Example. Now, we continue the example in Section 4.1.1 and show by Algorithm 1 and Proposition 4.1 the expected optimal deadline and instance allocation to the job , which is illustrated in Fig. 4. The optimal deadline allocation is as follows: , , , and . The first task requests two spot instances in in the first phase of allocation and two on-demand instances in in the second phase of allocation; the second task simply requests one on-demand instance in ; the third requests three spot instances in ; the fourth requests one on-demand instance in . Finally, the amount of workload processed by spot instances is .
4.2 Incorporating Self-Owned Instances
In this section, we extend the framework of Section 4.1 to the case with additional self-owned instances.
4.2.1 Allocation of Self-owned Instances
In this subsubsection, we consider the allocation of self-owned instances to a single task to be finished in . We will give a policy that realizes Principle 3.1 effectively. Specifically, the policy needs to guarantee that (i) self-owned instances are fully utilized by tasks and (ii) in the meantime, the overall opportunity of all tasks utilizing spot instances is maximized. Like [10, 12], in the subsequent analysis, the issue of rounding the allocations of a job to integers is ignored temporarily for simplicity; in reality, we can round up the allocations to integers, without affecting the effectiveness of our conclusions much as shown by our experiments.
We will use a common parameter to determine the amount of self-owned instances allocated to each task . is defined by a function when . The function relates to the characteristics of task and is defined as follows:
When , ; when , , where is given in (1). The value of ranges in . We refer to the parameter as the sufficiency index of self-owned instances. As we will see, given a set of jobs arriving over time, the value of is small if self-owned instances are sufficient and large otherwise.
The function has the following properties:
is the minimum number such that, after task is allocated self-owned instances, it is expected that task can be finished in by only requesting to utilize spot instances without utilizing costly on-demand instances.
is non-increasing in .
See Appendix A.4. ∎
Now, we introduce the policy. Let denote the number of self-owned instances available at time and be the maximum number of self-owned instances that are available in the entire time interval , i.e.,
The number of self-owned instances allocated to task is defined as follows:
Task can use these instances in the period .
We show by Proposition 4.4 that the policy (12) can effectively realize Principle 3.1. represents the availability of spot instances. is non-increasing in . In the case that sufficient self-owned instances are available, we can set to a value smaller than and each task is assigned more than self-owned instances; as a result, all tasks can be expected to be finished by utilizing spot instances alone, without consuming costly on-demand instances. In the meantime, by setting to a properly small value, we can guarantee that self-owned instances are fully utilized by allocating a large number of self-owned instances to each task.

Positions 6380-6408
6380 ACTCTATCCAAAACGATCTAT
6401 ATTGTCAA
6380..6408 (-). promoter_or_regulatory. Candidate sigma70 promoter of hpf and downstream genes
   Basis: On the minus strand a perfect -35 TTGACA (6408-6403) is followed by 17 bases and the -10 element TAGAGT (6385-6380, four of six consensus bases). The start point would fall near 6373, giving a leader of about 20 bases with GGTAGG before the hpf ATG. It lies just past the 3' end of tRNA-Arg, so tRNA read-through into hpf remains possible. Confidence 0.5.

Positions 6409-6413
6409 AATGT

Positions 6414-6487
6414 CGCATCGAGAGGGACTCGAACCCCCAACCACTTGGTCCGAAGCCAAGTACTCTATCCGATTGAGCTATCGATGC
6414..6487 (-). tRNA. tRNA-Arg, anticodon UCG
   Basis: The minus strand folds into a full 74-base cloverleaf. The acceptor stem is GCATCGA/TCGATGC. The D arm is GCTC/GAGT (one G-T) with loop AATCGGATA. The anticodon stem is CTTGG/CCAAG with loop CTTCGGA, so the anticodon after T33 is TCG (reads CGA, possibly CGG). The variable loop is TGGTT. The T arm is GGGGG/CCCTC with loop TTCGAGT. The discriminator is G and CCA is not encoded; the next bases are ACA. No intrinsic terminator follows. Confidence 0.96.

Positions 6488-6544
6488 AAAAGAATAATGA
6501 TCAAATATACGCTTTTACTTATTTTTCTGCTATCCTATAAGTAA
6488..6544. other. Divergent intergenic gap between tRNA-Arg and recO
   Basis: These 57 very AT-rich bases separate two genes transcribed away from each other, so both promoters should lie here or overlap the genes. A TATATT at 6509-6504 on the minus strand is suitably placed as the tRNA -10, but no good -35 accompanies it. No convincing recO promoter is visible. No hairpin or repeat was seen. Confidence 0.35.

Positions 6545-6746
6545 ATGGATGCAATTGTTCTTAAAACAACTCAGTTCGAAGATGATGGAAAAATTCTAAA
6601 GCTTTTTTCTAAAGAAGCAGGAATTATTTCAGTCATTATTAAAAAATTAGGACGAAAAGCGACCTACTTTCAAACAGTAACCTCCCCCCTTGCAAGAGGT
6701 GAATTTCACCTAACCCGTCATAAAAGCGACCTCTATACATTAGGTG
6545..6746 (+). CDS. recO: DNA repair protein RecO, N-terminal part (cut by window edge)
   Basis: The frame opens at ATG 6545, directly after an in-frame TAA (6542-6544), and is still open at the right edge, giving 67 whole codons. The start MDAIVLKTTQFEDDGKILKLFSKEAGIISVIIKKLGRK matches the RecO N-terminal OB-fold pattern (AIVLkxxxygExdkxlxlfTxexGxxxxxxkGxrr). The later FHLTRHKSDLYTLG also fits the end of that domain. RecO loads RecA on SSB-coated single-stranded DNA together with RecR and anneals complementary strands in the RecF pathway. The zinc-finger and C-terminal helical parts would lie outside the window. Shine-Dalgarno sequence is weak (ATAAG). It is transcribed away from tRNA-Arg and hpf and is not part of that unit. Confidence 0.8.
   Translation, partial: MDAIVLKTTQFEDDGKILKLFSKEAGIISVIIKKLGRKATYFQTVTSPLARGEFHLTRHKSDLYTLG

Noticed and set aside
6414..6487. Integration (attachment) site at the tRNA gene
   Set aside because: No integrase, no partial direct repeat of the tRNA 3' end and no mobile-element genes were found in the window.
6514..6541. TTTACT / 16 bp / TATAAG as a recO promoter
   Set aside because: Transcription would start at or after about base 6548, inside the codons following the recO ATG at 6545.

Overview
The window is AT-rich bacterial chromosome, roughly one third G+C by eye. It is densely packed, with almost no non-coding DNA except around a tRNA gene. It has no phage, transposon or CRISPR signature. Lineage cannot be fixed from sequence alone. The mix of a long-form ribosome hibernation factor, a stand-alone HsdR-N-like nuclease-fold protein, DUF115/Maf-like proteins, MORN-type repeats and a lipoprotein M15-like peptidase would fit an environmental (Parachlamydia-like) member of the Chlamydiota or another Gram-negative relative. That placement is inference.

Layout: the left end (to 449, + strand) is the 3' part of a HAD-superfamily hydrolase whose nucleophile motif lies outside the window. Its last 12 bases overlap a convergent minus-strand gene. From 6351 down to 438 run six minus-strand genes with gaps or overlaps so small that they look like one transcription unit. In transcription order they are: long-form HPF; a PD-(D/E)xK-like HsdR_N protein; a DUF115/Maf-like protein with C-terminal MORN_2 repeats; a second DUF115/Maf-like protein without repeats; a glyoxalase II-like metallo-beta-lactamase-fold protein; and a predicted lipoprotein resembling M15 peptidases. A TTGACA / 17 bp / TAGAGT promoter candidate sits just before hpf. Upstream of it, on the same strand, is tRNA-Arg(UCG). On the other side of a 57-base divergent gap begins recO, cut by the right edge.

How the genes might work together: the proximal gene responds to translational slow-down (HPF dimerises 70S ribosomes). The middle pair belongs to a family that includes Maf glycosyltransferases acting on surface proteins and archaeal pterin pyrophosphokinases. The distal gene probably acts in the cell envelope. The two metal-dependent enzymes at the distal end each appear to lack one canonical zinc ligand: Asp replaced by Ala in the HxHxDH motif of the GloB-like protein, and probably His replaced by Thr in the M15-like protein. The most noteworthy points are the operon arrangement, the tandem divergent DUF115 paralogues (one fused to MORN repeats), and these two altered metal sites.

In the case that self-owned instances are insufficient, we can set to a value larger than , and each task is assigned less than self-owned instances; here, all tasks are expected to consume some costly on-demand instances. No tasks are assigned more than self-owned instances. Allocating more than self-owned instances to a task can lead to a waste of self-owned instances since they can be allocated to other tasks for processing the workload that will otherwise be processed by costly on-demand instances. Finally, as shown in the two cases above, if the policy (12) is used, no tasks are overly allocated and a balanced-allocation is achieved to well realize Principle 3.1. This will further be validated in our third experiment of Section 6.
4.2.2 Deadline Allocation
In the last subsubsection, we have given an explicit form of the policy for self-owned instances. Built on such a policy, we derive in this subsubsection the expected optimal allocation of deadlines under some mild assumptions.
A task is allocated to utilize self-owned instances in . Task is divisible and afterwards task can be viewed as a new task with a parallelism bound and a (remaining) workload/size , which will be processed by spot and on-demand instances alone. The number is defined in (12). Within the parallelism bound, it is the minimum of and the maximum number of self-owned instances available in . When a CSP has sufficient self-owned instances, is set to a value smaller than and a task is expected to be assigned more than self-owned instances. When a CSP has insufficient self-owned instances, is set to a value larger than and a task is expected to be assigned less than self-owned instances.